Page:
That said, here on JamieMcSloy.co.uk, we’re not in the business of throwing the baby out of the bathwater.

How To Take Entrepreneurship Forums And Make Their Copycat Ideas Better

I wrote a set of posts a while back about writing books taking scammer ideas and using them to create great products.

I’m going to do the same here, but with things other than books.

The first step is to find your idea. Let’s use iPhone cases as an example, because they’ve tempted many a would-be entrepreneur with their cheapness and dropshipness.

The second step is to look beyond the product. If a person wants an iPhone case, what is it they’re saying? They want phone accessories, sure. They wanted branded merchandise or cute panda pictures on the backs of their phones as well. They want something for a £5 note that comes in the post and makes them into an individual.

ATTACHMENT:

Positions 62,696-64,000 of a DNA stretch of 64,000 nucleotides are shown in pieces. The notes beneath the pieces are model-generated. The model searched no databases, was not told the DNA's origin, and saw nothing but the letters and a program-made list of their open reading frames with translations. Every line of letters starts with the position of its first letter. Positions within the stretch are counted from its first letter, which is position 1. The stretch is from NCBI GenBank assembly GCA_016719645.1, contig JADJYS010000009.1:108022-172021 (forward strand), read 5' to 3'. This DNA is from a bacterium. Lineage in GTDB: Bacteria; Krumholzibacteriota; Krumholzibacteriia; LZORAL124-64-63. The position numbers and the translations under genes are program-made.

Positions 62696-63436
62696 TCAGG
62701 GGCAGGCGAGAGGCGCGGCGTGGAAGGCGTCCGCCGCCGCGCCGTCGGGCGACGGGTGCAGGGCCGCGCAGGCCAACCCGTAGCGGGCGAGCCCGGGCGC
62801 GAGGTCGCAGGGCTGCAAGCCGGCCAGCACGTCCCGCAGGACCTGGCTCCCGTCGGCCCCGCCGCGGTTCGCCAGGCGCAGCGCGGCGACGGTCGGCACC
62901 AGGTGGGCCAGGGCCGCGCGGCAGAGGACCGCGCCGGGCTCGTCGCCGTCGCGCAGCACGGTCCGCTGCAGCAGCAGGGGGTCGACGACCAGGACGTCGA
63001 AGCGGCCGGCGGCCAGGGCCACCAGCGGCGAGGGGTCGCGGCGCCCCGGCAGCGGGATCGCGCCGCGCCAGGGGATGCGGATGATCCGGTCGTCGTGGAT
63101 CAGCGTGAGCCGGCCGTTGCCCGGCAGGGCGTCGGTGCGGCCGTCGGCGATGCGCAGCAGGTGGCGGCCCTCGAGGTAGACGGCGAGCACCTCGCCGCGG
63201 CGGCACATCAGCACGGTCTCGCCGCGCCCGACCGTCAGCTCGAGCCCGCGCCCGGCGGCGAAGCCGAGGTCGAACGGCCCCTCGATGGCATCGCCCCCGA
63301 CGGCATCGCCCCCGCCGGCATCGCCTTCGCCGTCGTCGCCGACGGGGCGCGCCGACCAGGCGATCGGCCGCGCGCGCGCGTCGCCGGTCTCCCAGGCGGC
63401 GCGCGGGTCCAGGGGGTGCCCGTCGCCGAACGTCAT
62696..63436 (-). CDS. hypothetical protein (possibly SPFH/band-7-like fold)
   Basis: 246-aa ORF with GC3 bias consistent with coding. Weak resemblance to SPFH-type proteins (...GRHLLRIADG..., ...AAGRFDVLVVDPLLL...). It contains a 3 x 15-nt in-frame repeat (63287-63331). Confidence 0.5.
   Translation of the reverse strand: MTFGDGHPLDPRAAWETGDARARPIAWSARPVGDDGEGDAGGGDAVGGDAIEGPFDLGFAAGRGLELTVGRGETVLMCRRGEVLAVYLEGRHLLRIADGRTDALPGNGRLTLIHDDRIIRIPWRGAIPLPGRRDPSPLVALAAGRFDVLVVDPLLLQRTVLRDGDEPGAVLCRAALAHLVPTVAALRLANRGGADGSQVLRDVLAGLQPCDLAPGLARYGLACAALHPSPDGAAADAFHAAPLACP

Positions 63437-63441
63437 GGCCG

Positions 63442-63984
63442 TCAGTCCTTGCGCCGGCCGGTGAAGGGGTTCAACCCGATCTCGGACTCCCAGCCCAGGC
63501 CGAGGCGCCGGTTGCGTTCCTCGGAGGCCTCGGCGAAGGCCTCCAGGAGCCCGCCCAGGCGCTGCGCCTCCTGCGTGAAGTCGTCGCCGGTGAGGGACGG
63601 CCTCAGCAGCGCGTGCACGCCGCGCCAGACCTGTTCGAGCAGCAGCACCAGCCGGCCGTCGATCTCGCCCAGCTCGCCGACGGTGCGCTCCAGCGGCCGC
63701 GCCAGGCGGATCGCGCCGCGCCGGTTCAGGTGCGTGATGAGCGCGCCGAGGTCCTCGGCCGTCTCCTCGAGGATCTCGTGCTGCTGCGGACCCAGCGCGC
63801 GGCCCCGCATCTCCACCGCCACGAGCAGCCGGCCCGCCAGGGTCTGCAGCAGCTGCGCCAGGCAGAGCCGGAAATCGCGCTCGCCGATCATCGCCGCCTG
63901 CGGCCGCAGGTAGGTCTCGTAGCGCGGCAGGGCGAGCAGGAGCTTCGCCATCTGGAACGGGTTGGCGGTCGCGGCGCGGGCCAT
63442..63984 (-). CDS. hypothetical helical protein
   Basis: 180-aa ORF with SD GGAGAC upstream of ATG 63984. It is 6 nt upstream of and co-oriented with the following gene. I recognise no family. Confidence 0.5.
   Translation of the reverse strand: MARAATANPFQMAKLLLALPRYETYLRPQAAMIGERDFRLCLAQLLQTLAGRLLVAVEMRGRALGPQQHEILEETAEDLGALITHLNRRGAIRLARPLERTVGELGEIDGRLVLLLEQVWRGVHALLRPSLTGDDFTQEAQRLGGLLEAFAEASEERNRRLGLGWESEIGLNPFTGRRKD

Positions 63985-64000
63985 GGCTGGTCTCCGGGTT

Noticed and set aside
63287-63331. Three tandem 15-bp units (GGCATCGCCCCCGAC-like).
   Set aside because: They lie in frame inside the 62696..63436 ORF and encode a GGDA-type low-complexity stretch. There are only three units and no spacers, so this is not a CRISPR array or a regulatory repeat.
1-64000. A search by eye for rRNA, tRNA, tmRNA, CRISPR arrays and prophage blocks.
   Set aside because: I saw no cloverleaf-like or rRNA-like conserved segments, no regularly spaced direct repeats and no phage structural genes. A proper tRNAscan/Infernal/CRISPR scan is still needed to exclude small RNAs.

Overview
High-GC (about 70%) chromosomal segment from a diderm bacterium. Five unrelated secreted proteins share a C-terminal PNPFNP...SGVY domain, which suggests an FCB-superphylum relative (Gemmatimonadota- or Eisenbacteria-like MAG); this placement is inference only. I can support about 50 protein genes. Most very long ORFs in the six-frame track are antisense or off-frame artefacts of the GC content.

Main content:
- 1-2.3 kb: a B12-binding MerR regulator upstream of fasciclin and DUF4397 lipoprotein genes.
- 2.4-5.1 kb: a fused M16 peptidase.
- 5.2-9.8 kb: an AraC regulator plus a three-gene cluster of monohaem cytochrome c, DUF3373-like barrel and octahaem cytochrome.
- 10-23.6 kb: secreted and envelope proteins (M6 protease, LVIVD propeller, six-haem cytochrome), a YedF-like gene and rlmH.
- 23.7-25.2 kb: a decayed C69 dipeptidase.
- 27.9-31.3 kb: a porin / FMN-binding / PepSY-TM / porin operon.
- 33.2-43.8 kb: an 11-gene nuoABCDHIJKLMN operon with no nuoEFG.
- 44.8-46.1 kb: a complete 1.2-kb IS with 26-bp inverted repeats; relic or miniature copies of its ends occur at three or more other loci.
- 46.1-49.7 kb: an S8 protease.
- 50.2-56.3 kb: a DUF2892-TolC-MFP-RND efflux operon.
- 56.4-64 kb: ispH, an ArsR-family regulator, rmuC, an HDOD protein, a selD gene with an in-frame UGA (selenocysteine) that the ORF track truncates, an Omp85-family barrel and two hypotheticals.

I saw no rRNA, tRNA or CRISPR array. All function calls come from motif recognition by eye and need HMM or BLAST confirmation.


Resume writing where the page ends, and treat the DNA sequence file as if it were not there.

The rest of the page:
Carry on until you find the actual hook point. It will be obvious when you find it. People who want printed T-shirts need clothes. That’s it. People who buy erotica on the kindle are looking for a way to have a fifteen minute guided daydream that won’t leave any evidence. (To put it politely.) You get the idea.

The third step is to brainstorm around that idea. If a person wants an iPhone case because they need to protect their phone from their keys in their handbag, then there will be a product that achieves that that isn’t a phone case.

The fourth step is to think about your approach, target market and everything else. Unless you want the copycats to steal your idea, then you should think about making your product appear different to the masses of private label Chinese shipments that everyone else is using.